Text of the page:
If I see another herbal with the descriptors "complete" or "encyclopedia" I may refuse to open it. Get beyond that title, though, and Penelope Ody's new Medicinal Herbal begins to look and feel different from the rest of the pack. What sets this book apart from the many glossy-colored general books on herbs is both content and presentation. Without reading a word, one can't help but be struck by the presentation. The book is divided into several major sections, including short introductory chapters on historical aspects of the subject, and the relevance of medicinal plants in a modern context. Brief snippets give the casual reader an essential feel for the historical context, rather than any substantive information. This, given the book's obvious target audience, the uninitiated lay reader, is a positive. Another section of the book, "herbal remedies," includes the obligatory "how-to" instructions -- how to make herb tea, a compress, an herbal first aid kit, etc. The "Home Reme dies" section is essentially a compilation of expanded tables on the use of herbs for specific maladies from aches and pains to children's complaints. You'll also find sections on "other medicinal herbs" (filler pages), an interesting essay on "consulting an herbalist," an obligatory rather than substantive bibliography, and lists of useful addresses. The book features a foreword by HerbalGram's Mark Blumenthal.
The heart of the book is an "A-Z Medicinal Herbs" directory. This section, arranged by scientific name, treats more than 120 different herbs. It is a visual directory, with nearly every plant, still live, photographed against a seamless white background. Use of warming filters by the photographer give each photograph that "sunset-like" light quality. Lighting is carefully achieved as well to create a three dimensional feel. The only thing the publisher neglected in the sensory presentation is a scratch and sniff feature.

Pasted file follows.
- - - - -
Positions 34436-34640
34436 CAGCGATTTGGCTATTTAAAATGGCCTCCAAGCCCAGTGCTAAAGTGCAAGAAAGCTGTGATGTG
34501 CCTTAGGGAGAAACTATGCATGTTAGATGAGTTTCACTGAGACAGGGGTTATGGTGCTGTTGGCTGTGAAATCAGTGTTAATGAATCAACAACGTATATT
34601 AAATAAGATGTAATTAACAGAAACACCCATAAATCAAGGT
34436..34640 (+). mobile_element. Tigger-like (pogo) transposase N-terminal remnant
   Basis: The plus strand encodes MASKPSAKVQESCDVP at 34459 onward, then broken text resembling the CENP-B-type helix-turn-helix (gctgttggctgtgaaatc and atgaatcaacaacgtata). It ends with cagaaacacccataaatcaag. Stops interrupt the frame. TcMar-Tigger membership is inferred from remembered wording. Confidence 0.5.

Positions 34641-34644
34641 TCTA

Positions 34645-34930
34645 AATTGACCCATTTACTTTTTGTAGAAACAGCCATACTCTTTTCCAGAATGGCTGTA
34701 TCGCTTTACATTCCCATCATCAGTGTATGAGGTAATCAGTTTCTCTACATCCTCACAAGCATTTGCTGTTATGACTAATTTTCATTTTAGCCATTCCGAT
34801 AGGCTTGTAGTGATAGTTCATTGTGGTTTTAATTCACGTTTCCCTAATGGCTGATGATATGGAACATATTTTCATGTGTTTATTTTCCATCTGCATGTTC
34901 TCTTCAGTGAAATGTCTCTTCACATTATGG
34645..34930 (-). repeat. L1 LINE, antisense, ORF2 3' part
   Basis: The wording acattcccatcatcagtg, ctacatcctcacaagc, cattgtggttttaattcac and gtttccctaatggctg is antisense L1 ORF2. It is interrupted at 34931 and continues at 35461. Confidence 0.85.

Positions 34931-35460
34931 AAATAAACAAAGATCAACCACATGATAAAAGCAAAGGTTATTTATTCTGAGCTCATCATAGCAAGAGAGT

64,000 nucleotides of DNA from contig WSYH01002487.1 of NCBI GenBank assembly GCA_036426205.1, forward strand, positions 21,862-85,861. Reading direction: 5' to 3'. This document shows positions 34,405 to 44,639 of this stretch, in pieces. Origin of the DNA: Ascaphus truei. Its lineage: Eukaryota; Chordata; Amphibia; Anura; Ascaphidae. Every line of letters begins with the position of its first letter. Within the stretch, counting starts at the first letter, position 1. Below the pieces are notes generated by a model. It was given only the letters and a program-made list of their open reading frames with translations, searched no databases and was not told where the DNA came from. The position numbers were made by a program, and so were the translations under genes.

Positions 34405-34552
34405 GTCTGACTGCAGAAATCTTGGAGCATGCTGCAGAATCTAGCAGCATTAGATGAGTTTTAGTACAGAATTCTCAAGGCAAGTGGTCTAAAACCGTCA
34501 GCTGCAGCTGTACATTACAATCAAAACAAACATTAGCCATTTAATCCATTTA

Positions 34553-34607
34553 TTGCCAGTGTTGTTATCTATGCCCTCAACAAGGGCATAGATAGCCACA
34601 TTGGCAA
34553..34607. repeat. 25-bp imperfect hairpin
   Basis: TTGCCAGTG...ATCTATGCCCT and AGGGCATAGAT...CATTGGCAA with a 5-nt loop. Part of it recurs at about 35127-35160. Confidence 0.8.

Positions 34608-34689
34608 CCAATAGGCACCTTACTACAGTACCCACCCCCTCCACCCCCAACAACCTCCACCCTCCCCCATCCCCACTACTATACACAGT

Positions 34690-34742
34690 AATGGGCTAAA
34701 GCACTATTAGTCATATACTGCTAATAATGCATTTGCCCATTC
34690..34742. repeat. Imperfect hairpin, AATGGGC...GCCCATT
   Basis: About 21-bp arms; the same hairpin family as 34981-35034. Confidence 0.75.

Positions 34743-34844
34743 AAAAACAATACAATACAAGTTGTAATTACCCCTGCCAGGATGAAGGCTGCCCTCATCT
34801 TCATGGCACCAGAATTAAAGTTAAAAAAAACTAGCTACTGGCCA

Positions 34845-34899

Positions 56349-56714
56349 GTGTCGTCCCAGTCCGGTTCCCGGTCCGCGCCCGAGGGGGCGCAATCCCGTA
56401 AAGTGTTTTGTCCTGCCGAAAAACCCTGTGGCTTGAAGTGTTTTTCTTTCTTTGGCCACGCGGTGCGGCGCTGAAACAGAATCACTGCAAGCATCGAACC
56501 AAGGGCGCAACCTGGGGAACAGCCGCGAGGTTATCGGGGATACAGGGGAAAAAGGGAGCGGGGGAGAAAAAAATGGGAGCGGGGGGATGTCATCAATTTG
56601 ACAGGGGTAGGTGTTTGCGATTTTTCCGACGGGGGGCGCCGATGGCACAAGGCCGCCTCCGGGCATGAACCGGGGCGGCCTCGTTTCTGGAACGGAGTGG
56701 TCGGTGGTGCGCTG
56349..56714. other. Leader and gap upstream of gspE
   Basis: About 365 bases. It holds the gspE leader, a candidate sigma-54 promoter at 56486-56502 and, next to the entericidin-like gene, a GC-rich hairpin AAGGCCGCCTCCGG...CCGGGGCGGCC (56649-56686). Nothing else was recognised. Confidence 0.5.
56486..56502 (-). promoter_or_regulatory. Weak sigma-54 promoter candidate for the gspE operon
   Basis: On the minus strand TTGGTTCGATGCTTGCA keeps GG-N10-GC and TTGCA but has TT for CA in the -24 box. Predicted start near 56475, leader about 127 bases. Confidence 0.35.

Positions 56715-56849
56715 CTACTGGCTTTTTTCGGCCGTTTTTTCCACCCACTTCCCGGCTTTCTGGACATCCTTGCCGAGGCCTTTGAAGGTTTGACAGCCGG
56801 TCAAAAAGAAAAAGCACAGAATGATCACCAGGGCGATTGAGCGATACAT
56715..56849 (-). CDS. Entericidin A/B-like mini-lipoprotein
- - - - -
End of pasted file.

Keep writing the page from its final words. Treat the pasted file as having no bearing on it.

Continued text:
Along with the plant are images of its products, the dried herb, or dried useful part, tincture in a Petri dish, capsules, or the essential oil in a clear glass vial. The reader is given the chance to see what the herb really looks like. Accompanying the photo on each page are notations on character, constituents, and action, along with cautions, applications (e.g., infusion, tincture, compress, eyewash, and others), the plant part used, and a description of when it is harvested, how used, topped with an illustration and quotation from a classic herbal.
Another aspect of this book that sets it apart from others is its obvious synthesis of tradition, including historical European data, modern phytotherapy facts, and subtle nuances from Chinese and Ayurvedic traditional medicine systems, reflecting the author's training and interests. Those looking for an entry-level quick reference will find Ody's Complete Medicinal Herbal a book that can be recommended with confidence.
Article copyright American Botanical Council.